As hard as it was to break into the business, White recalled having the distinct advantage of a financial cushion provided by her family. It enabled her to hang in there instead of switching to something that paid the bills.

White lived with her parents, who also covered her food and insurance needs while she took a part-time job as a cheerleading coach, which covered her gas money and hanging out with friends.

“I was able to send out hundreds of resumes, and wait. I could afford to go on a few inspections a week and still have a roof over my head,” she said. “I didn’t have to worry about making a living wage in those first two years because I had financial support.”

But it wasn’t all rainbows and butterflies. By 2016, White said the strain of running a business was wearing on her to the point that she was on the verge of leaving for an office job. Three weeks later she got a call from Better Mortgage.

Jillian White 2

“They needed someone to build their appraisal department from the ground up. I got to put all of my appraisal knowledge to work while being in an office setting. It was my dream job,” she said.

During her time at Better Mortgage, White said she created a staff appraiser panel and hired 19 appraisers, most of whom were trainees and 50% of whom were women or minorities.

The Present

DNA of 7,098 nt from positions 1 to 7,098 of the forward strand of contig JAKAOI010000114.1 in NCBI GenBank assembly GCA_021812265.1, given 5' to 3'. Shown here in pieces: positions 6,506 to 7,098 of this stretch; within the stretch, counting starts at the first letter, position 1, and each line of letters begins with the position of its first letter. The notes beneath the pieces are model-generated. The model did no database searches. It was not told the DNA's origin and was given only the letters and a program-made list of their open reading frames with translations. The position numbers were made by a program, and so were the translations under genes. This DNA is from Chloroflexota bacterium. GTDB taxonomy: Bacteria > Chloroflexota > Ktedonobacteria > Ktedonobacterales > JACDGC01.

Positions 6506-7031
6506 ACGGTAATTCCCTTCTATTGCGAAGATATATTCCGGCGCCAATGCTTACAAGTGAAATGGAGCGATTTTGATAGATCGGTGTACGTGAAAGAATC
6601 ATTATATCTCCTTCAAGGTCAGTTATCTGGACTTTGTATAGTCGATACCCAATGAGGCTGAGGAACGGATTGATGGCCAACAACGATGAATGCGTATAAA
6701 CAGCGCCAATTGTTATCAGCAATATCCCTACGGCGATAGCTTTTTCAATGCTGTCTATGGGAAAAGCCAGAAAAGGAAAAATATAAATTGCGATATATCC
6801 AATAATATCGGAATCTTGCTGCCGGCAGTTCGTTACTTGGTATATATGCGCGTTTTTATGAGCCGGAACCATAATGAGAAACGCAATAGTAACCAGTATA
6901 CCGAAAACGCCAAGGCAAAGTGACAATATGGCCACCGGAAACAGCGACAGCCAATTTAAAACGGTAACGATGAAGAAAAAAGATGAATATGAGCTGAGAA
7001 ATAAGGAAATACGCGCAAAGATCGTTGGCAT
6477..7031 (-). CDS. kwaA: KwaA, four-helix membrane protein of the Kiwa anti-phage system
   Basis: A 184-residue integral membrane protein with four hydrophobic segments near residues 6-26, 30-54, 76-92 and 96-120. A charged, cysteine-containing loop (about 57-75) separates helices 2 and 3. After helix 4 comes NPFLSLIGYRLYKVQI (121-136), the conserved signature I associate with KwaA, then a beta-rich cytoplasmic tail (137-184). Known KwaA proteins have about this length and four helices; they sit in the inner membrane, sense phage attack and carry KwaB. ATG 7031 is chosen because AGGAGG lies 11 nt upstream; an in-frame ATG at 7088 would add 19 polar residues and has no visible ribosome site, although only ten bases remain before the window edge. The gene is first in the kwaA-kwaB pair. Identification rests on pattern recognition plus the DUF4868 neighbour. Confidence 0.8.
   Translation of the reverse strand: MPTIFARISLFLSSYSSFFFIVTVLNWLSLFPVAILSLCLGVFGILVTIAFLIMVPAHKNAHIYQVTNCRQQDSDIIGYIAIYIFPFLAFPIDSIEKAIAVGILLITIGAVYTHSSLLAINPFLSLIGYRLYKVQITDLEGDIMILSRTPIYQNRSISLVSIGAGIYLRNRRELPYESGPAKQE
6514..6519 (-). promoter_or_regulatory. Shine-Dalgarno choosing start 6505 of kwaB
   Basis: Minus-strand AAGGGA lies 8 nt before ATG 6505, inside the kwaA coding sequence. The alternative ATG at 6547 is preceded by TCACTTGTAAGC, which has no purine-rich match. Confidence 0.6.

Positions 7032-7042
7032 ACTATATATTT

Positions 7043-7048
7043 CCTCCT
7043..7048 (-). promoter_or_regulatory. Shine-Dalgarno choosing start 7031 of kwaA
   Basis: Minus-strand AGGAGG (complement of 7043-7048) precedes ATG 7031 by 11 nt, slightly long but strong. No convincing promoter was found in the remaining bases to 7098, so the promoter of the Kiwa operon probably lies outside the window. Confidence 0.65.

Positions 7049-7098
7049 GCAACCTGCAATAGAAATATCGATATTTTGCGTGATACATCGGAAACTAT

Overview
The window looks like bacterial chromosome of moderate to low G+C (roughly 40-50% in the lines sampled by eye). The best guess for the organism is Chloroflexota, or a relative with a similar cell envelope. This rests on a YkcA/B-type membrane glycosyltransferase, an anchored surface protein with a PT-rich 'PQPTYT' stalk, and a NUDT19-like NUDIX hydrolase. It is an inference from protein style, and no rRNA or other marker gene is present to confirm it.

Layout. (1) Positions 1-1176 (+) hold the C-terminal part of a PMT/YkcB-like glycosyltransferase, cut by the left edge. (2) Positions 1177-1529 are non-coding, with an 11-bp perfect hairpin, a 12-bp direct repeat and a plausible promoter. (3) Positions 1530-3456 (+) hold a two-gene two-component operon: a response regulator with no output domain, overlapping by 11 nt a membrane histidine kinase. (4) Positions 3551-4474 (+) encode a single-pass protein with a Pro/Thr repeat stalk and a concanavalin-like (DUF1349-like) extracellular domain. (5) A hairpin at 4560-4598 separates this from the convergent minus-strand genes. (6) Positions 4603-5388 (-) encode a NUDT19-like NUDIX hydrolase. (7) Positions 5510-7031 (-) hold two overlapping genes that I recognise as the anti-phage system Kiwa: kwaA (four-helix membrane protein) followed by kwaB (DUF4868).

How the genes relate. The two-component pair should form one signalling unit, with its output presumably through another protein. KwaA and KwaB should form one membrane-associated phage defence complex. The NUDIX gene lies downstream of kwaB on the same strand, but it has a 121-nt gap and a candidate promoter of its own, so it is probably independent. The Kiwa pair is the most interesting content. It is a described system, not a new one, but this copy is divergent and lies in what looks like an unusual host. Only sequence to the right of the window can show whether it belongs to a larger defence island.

More recently White, who is now a member of the board of trustees at the Appraisal Foundation, and the government relations committee at the Appraisal Institute, has become a public, vocal advocate for combating appraisal bias in communities of color. In December, she was featured in “Our America: Lowballed” a documentary that highlighted the ongoing issue of unfairly low property valuations among Black and Hispanic homeowners, In January, the New York Times published an article that shined a spotlight on her and two other Black women who are on a mission to end bias in home appraisals.

“Bias in appraising is complex and requires a multifaceted solution. It cannot be eradicated by appraisers alone,” she said. “Therefore, the issue needs to be addressed from many different angles. Every opportunity to speak to a different audience is also an opportunity to discover new perspectives and resources, which then get added to the toolkit to address the issue.